Debriefing is an aspect of mission trips that, although just as important as the experience itself, is commonly not given the necessary attention. Lipscomb's short-term mission efforts are extremely formative in the lives of our participants. Team leaders bear the responsibility of aiding participants in the process of preparing for, experiencing, and unpacking from their mission experience.
Debriefing begins before you depart to your trip location. In order to effectively serve, team members must be mentally and spiritually prepared for the things they will encounter and be a part of. Engage your team in conversation from your first meeting on. What is their view of short-term missions? What do they believe the purpose/long-term vision of the trip is? Why are they going? What do they expect the trip to be like? What fears do they have? What sort of questions do they have about the trip? Utilize your returning team members to help answer questions. Allow time in your meetings for small group discussion, personal reflection (journaling), and prayer focused on specific aspects of your trip.
During the Trip
Debriefing during your mission trip should be a daily activity. Allow team members to share what they experienced during the day (or day before depending on time of discussion). Talk about how they've seen God moving in the people they're serving, the ones they're serving alongside, and themselves. Discuss social issues and cultural differences witnessed and the impact they have on the local community. Be a facilitator; allow your team members to do most of the talking, but offer insight and present new questions where you see fit. Have time for both team discussion and personal reflection/journaling scheduled daily (one in the morning, one in the evening).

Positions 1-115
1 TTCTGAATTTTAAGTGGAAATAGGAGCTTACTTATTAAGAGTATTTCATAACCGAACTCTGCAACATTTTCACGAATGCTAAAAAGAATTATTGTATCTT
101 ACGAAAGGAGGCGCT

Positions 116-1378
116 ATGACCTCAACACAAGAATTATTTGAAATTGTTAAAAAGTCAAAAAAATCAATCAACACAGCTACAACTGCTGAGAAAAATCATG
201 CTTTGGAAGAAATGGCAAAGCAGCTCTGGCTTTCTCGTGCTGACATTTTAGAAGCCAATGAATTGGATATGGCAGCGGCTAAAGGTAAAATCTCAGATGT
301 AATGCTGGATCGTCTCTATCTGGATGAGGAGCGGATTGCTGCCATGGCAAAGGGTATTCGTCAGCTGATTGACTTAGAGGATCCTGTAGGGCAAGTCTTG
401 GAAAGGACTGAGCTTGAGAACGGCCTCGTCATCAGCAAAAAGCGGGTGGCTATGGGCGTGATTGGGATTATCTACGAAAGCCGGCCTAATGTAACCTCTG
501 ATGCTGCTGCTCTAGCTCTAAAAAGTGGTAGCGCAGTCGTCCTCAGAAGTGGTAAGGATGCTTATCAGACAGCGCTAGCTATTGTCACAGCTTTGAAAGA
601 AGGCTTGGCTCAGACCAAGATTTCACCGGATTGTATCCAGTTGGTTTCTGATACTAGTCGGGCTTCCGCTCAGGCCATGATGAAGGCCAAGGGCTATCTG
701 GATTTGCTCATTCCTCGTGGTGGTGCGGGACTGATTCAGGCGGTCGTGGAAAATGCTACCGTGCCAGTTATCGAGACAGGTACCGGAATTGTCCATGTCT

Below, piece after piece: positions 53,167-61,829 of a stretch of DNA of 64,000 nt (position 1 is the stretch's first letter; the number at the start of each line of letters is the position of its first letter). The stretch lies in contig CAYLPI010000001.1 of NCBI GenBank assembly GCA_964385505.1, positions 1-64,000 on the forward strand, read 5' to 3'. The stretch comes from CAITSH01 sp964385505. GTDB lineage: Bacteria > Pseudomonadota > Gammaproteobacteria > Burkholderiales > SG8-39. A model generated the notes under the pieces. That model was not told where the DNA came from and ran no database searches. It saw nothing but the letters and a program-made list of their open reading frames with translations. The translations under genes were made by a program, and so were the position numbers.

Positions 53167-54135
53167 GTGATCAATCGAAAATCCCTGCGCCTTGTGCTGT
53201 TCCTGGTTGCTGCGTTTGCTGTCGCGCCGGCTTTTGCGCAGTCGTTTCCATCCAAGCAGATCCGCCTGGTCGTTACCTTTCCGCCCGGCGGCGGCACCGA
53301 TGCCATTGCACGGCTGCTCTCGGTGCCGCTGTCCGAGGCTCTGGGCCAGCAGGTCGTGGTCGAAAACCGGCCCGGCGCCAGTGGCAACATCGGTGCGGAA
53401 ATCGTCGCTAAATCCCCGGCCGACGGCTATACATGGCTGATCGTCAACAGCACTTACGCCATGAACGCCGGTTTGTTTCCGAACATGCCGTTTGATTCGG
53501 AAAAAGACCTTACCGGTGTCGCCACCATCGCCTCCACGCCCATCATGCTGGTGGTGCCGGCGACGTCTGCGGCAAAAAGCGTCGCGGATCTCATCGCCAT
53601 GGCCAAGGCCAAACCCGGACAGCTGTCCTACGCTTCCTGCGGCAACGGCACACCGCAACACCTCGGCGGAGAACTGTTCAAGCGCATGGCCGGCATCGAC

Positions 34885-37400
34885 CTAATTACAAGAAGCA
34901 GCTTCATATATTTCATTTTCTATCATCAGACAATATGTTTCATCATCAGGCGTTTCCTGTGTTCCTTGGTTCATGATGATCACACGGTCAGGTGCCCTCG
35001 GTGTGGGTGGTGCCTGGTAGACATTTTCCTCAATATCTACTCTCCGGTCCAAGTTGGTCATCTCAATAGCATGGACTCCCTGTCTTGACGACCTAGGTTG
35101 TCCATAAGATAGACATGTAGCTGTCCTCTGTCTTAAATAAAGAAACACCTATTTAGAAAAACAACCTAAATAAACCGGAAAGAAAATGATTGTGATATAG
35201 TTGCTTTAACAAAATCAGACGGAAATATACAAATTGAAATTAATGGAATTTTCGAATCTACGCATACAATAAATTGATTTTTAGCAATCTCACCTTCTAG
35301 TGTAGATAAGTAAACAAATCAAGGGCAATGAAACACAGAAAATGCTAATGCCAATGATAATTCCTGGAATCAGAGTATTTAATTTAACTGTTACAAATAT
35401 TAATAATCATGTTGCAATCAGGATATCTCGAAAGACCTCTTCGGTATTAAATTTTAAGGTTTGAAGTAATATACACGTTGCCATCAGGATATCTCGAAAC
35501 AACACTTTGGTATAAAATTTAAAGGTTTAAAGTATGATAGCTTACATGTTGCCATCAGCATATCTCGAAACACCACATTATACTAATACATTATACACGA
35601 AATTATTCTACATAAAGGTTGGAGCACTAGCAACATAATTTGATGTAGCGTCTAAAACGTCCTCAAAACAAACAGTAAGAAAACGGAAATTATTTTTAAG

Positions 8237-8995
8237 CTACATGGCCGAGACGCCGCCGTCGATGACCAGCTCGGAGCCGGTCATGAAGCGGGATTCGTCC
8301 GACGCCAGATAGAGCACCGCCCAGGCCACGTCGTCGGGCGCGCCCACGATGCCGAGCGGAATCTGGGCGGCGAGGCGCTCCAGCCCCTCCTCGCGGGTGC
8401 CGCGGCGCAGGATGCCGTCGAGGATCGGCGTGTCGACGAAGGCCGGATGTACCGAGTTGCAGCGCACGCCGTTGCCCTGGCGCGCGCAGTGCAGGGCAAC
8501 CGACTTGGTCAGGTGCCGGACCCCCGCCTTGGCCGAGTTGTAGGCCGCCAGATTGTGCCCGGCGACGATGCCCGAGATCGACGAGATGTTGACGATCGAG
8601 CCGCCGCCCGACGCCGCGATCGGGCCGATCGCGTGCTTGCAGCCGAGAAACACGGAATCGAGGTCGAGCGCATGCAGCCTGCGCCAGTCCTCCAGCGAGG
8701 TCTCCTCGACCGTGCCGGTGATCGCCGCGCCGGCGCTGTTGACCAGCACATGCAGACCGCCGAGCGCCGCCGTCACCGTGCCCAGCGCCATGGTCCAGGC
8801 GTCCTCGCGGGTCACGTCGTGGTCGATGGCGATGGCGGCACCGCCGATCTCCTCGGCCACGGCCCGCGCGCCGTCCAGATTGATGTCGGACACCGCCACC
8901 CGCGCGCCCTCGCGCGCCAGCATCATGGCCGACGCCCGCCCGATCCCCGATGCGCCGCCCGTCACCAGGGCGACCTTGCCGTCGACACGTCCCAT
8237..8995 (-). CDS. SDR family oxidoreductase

This is perhaps the most vital time frame when it comes to debriefing. Following the trip, team members can sometimes experience a disjointed feeling between their life during the mission trip and life once they return home. Mission trips inevitably invoke a desire for change in one's life; coming home and making that change a reality in a place that largely has not witnessed what you have is the difficult part. Maintain a closely knit team after your trip is over. Encourage team members to regularly communicate with one another and your team's leadership. Several team members will experience the same difficulties in transitioning back into their everyday lives, so having each other to talk through struggles with is invaluable. Make yourself available to your team members for any kind of discussion. Gather your team together on a few occasions to continue discussions begun during the trip and to share in each other's challenges and praises. Talk about "What now?"; how to use the things God has opened your eyes to through your mission effort, practical applications that can be implemented into everyday life. Discuss how your trip fits within the greater mission of God to the world, and how you can continue to live as part of God's mission. Share memories with one another, and pray over the people and the work being done in your trip's location. Continuance of personal reflection from before and during the trip will help team members see the changes that have come from their experiences; encourage them to do this for a few months following your return.